The fact is they are hell a lot of poor Chinese in Indonesia, apart from some rich businessmen and super-tycoons. Ordinary Chinese were the scapegoats when local politicians wanted to divert their social economy problems. Indonesia is progressing well in economy now, and since the cake is getting larger, the fear of racial riot is lesser but the fear to be the victims of political scapegoat is still there..
Every country (city) has good and bad offers - depend on where the individual fit in as per his/her income level in that place .
Unfortunately, most people here like to complain about everything without knowing (or refuse to acknowledge) the problem is not entirely external.
Just read this after lunch...
Seven students from Pin Wah Chinese High School (Klang) are offered to pursue undergraduate degree in Tsinghua University. Two of them are given full scholarship by the university.
Tsinghua is the best university in PRC with global ranking of 24 in 2017. Maybe some may think global ranking of 24 does not sound impressive. In the same year, Melbourne University was ranked 41, New South Wales University (45), Sydney University (50), Monash University (60), Western Australia University (93), etc.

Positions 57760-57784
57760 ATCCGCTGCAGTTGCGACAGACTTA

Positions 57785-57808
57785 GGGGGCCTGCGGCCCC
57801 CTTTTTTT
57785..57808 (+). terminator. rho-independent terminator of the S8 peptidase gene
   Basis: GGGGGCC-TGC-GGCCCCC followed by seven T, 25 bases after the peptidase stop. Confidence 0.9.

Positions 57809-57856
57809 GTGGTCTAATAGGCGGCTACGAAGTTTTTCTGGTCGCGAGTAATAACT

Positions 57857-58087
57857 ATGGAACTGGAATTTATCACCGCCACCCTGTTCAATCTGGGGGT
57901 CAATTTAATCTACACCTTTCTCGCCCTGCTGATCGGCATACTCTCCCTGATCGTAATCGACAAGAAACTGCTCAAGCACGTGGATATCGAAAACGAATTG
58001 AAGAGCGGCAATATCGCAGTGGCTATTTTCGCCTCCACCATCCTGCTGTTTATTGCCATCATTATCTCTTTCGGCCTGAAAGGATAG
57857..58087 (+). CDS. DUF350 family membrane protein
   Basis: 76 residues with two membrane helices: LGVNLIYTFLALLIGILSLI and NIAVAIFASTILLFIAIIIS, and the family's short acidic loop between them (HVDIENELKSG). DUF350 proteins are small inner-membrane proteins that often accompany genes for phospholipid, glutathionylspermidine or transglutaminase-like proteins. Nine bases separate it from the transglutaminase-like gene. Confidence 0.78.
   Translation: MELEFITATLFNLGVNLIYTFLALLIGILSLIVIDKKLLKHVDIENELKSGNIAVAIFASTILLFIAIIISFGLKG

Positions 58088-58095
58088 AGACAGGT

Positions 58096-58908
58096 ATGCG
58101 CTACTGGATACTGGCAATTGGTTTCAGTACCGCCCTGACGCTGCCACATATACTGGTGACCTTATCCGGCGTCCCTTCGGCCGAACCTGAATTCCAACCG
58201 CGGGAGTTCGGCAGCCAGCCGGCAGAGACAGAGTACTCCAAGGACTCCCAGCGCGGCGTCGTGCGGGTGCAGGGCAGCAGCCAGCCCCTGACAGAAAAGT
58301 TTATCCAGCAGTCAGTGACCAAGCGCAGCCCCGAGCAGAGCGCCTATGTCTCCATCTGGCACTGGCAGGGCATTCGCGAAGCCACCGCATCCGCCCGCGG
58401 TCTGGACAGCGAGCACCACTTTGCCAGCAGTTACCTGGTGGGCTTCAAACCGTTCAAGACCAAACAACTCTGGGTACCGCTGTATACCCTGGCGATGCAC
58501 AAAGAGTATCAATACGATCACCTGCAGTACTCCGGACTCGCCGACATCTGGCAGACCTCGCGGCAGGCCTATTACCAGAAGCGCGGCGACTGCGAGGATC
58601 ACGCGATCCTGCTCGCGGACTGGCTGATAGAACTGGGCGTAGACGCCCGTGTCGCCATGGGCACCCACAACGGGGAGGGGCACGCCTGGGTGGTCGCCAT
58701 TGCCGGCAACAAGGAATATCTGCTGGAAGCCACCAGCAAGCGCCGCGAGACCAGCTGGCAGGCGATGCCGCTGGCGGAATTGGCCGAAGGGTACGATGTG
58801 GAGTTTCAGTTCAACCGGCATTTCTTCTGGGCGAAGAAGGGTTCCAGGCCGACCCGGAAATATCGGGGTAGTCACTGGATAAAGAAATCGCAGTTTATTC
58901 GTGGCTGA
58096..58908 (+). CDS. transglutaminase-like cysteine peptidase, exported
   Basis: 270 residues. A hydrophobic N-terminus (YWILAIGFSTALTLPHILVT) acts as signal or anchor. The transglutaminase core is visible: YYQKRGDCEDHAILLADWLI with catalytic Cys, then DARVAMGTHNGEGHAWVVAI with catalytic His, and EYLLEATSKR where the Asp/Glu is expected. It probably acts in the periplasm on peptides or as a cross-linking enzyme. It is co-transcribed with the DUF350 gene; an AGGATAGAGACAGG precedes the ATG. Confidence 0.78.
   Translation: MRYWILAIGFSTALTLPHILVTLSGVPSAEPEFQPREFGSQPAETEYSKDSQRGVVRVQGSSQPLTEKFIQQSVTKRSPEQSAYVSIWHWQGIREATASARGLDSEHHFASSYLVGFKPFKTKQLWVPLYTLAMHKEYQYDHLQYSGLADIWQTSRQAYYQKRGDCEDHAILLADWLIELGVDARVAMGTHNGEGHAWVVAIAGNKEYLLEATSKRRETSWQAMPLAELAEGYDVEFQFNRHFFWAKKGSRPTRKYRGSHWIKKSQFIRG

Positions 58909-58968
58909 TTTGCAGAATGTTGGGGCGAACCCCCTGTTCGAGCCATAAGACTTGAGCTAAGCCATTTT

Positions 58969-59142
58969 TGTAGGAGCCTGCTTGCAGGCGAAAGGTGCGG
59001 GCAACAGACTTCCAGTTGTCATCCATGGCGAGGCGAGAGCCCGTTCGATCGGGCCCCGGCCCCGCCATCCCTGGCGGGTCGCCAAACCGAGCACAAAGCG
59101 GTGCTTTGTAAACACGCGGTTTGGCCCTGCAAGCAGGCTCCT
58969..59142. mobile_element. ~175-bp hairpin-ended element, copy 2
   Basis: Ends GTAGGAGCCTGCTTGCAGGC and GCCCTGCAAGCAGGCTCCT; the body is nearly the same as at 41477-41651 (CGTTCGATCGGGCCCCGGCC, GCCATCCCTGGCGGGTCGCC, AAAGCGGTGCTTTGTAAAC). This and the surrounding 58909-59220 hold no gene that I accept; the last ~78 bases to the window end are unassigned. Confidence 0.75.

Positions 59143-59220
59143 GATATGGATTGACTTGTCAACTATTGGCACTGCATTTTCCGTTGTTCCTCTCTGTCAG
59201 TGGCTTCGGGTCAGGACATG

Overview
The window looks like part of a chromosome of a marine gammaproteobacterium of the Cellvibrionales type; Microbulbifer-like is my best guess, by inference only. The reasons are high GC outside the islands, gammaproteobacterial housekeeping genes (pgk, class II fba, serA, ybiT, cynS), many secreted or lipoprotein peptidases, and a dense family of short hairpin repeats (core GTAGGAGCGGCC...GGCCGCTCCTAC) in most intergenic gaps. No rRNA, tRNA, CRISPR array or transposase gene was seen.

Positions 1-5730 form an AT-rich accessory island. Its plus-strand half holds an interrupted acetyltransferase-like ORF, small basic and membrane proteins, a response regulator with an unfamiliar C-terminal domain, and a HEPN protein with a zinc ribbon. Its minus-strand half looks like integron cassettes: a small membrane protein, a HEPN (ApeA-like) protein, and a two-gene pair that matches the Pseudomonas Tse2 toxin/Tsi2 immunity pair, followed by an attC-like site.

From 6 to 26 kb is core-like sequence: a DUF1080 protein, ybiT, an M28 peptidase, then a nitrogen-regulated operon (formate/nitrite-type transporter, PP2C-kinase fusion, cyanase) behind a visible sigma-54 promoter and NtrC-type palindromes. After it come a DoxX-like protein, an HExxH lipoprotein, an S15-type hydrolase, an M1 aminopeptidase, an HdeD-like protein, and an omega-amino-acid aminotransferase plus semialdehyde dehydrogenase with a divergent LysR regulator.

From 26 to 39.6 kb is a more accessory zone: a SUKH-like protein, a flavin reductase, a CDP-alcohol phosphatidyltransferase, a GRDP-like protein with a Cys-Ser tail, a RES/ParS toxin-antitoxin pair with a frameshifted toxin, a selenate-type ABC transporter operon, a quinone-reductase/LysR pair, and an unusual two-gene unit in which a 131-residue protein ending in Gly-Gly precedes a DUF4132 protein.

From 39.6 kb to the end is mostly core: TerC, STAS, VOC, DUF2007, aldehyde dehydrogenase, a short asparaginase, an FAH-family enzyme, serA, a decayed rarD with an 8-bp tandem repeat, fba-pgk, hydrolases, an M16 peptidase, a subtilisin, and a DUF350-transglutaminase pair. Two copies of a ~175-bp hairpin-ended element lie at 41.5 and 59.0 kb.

Put aside the ranking... WHERE ELSE in this planet you can prepare students to be good academically, well-versed in Mandarin (as proven by the acceptance to best Chinese University) and at the same time also have considrable command of English.
Just wondering aloud if the entrance standard is lower for overseas students
But australia is different, it has been widely reported that :
" Universities in Australia have been accepting large numbers of students who fall below the admission requirements, prompting concerns about a decline in the nation's education standards. "
" The falling entry standards came to light after figures were published last week by Fairfax Media showing that leading universities in the state of New South Wales have been accepting students whose high school rankings were well below the universities' advertised minimum."
" New South Wales State Education Minister Adrian Piccoli said he believed the admission practices of the universities risked damaging their international reputation.. "
Reported in February 2016... http://www.straitstimes.com/asia/aus...ntry-standards..
Maybe this one can help to shed some light..
Professor Kee Keh Kooi - a student from Foon Yew Chinese High School (JB). He is currently a professor in medicine faculty of Tsinghua University and the only foreigner who is a research member of the PRC's spacecraft project - Tianzhou 1 space project. http://www.thestar.com.my/news/natio...-cell-biology/
" China’s first spacecraft docked successfully with the Tiangong-2 space lab on Saturday, the official Xinhua news agency reported, marking a major step towards Beijing’s goal of establishing a permanently manned space station by 2022 ".... http://www.scmp.com/news/china/artic...ting-space-lab
[QUOTE=opulant;610441]It seems like you have doubt of the academic credential of those from Chinese High School..
Where did I say that?
Please read my post again.
Your immediate comment after that (post#220)